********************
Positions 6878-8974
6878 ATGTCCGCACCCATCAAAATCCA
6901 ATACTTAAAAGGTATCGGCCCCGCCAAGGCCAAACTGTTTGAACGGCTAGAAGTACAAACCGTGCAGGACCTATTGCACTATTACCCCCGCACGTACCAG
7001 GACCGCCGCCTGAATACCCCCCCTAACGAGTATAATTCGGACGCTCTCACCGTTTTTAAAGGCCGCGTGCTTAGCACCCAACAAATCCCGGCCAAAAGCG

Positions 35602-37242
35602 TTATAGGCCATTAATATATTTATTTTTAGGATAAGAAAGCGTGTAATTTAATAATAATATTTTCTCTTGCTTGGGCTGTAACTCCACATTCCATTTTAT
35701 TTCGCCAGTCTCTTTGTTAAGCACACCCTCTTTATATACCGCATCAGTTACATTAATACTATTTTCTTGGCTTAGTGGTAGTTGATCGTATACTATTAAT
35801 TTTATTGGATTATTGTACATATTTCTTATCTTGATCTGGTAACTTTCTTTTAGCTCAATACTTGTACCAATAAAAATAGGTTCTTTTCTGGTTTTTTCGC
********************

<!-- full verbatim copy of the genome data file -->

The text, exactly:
Positions 6878-8974
6878 ATGTCCGCACCCATCAAAATCCA
6901 ATACTTAAAAGGTATCGGCCCCGCCAAGGCCAAACTGTTTGAACGGCTAGAAGTACAAACCGTGCAGGACCTATTGCACTATTACCCCCGCACGTACCAG
7001 GACCGCCGCCTGAATACCCCCCCTAACGAGTATAATTCGGACGCTCTCACCGTTTTTAAAGGCCGCGTGCTTAGCACCCAACAAATCCCGGCCAAAAGCG

Positions 35602-37242
35602 TTATAGGCCATTAATATATTTATTTTTAGGATAAGAAAGCGTGTAATTTAATAATAATATTTTCTCTTGCTTGGGCTGTAACTCCACATTCCATTTTAT
35701 TTCGCCAGTCTCTTTGTTAAGCACACCCTCTTTATATACCGCATCAGTTACATTAATACTATTTTCTTGGCTTAGTGGTAGTTGATCGTATACTATTAAT
35801 TTTATTGGATTATTGTACATATTTCTTATCTTGATCTGGTAACTTTCTTTTAGCTCAATACTTGTACCAATAAAAATAGGTTCTTTTCTGGTTTTTTCGC